Carrilho, M., Teixeira, D., Santos-Reis, M. & Rosalino, L.M. (2017) Small mammal abundance in Mediterranean Eucalyptus plantations: how shrub cover can really make a difference.Forest Ecology and Managment , 391, 256-263. DOI:10.1016/j.foreco.2017.01.032 (IF2017 3.169; Q1 Forestry)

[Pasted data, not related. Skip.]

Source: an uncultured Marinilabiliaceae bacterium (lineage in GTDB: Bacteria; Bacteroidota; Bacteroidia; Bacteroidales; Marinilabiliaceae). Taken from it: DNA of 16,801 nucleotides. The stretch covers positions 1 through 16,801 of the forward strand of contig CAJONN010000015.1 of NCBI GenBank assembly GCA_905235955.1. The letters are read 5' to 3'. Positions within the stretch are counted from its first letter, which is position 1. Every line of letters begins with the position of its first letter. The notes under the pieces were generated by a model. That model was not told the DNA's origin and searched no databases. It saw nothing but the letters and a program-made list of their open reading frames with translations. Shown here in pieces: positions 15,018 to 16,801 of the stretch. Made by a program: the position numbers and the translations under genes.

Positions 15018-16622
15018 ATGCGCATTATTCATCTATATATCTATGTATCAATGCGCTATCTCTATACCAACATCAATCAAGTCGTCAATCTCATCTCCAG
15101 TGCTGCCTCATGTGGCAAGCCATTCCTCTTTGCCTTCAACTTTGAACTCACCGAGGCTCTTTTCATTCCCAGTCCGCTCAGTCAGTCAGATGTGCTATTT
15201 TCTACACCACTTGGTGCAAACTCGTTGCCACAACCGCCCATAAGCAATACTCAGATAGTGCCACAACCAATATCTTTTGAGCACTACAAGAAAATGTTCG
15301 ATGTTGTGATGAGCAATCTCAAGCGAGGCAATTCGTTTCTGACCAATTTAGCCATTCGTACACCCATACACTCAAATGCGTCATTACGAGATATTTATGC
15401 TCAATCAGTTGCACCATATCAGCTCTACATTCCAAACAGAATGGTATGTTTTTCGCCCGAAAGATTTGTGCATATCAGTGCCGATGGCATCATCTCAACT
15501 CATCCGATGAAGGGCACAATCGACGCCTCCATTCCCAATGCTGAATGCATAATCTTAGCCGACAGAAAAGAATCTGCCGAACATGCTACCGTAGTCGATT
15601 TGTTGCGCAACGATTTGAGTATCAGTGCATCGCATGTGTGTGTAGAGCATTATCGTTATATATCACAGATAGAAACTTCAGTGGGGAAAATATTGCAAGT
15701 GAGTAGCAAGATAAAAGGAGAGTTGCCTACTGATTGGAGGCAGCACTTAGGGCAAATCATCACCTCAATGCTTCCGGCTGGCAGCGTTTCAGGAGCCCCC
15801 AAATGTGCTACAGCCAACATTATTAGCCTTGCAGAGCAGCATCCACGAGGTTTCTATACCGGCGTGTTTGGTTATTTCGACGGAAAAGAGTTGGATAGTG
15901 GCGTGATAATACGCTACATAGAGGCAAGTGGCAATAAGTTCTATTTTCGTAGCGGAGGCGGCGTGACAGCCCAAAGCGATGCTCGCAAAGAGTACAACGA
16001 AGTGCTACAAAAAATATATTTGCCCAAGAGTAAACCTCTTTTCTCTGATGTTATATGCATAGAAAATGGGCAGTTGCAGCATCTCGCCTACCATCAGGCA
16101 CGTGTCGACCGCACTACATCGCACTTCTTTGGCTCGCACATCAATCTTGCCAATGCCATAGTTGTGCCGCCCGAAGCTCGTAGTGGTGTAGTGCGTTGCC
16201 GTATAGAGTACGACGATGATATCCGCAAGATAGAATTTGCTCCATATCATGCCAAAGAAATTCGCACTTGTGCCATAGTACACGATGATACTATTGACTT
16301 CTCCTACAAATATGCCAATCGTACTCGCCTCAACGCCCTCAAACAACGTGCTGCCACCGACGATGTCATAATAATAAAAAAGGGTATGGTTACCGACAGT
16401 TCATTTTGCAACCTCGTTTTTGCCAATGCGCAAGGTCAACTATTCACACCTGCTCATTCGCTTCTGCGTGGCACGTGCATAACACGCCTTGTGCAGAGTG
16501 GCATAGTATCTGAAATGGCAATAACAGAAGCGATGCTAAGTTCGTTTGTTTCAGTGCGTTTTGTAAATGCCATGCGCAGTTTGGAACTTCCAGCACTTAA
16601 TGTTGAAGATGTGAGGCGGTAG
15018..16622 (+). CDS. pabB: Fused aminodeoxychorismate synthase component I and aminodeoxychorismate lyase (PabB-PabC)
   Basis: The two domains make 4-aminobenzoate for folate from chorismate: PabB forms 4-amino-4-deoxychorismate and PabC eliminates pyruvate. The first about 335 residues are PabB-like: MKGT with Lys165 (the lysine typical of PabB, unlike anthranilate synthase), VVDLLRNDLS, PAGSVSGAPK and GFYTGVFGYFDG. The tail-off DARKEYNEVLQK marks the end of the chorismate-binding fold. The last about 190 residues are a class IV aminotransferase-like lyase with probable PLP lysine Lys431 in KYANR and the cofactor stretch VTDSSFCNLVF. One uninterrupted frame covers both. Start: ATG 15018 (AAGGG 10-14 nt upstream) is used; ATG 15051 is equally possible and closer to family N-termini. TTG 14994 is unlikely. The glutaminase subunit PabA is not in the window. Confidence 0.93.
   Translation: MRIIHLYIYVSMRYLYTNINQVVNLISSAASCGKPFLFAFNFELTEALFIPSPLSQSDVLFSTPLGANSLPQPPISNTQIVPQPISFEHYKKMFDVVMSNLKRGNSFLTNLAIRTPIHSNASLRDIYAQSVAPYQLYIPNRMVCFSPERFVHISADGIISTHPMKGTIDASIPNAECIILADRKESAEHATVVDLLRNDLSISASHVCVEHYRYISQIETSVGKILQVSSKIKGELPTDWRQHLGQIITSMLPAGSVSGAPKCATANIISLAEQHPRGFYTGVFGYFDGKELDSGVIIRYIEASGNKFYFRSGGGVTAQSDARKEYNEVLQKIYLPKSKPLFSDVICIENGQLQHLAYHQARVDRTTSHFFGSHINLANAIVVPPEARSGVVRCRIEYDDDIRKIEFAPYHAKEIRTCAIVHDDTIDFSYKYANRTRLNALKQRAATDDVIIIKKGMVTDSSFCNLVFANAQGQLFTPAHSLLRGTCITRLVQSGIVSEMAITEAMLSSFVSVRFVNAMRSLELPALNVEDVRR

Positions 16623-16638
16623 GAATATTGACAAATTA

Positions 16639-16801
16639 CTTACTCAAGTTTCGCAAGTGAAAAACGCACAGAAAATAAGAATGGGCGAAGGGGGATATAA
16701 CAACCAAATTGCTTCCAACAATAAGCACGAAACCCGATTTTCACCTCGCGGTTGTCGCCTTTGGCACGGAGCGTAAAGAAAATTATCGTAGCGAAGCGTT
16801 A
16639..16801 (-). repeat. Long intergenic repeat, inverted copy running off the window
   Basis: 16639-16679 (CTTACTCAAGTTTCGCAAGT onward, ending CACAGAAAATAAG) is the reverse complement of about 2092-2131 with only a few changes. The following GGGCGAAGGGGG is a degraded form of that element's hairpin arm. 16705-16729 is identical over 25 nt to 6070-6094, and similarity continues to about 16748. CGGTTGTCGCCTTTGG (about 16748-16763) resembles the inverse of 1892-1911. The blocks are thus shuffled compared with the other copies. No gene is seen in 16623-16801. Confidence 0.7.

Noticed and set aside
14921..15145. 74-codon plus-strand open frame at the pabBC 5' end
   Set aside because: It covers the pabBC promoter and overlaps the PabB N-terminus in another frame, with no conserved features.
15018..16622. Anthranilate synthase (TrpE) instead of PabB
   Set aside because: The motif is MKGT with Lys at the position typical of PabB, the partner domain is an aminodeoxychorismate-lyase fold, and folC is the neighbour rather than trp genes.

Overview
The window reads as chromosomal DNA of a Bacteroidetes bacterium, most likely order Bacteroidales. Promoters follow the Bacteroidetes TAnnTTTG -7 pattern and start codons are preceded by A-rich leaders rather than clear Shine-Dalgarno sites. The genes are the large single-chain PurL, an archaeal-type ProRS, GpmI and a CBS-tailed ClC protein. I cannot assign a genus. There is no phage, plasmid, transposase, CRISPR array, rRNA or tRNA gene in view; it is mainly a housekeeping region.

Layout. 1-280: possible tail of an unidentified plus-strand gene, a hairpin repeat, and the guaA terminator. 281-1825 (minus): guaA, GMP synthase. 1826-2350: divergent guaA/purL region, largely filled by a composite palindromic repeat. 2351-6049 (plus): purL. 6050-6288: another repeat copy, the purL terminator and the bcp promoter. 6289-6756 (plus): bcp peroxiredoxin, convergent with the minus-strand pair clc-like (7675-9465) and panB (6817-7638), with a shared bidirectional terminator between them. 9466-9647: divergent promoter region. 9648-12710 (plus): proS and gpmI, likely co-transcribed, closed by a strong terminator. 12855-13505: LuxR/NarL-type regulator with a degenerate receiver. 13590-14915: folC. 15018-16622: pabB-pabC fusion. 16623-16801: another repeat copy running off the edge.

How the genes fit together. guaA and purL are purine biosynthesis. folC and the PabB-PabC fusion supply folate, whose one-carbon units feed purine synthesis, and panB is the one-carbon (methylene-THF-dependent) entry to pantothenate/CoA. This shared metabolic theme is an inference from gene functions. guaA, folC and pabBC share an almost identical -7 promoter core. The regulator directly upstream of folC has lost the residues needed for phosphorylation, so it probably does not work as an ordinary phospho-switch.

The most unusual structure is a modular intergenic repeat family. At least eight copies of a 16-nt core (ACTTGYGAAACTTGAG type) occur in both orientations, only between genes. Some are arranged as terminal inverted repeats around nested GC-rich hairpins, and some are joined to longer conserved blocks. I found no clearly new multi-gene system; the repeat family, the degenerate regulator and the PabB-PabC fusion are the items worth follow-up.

In the last decades production forests have expanded their range worldwide, and in many regions (e.g., southern Europe) Eucalyptus spp. have been the target species used by foresters. However, Eucalyptus characteristics and management intensity of its plantations may impose constraints to local wildlife, often considered highly harmful for wildlife. However, although Portugal and Spain encompass the widest Eucalyptus production forests in Europe, and the Mediterranean area is a biodiversity hotspot, no study has yet tested specifically the impact of this exotic forest inner structure on rodent’s populations. Aiming to evaluate whether this negative influence of Eucalyptus stands’ on wildlife was associated with any specific structural characteristics of plantations, we tested the effect of plantation’s understory structure and homogeneity on small mammal abundance and population structure. Small mammal were live-trapped in autumn and spring in nine sampling sites in Eucalyptus plantations in central west Portugal, one km apart. By using a GLMM approach we detected that the percentage of shrub coverage was the main driver of small mammal abundance, although season (autumn) also showed a positive influence. Only for Crocidura russula we detected an influence of stands homogeneity in population structure, with a sex-ratio variation according to edge distance. Thus, our study clearly indicates that by maintaining an understory layer within exotic Eucalypus plantations, managers may assure that these anthropic environments may still support an abundant small mammal community, thus contributing to the preservation of key ecosystems functions.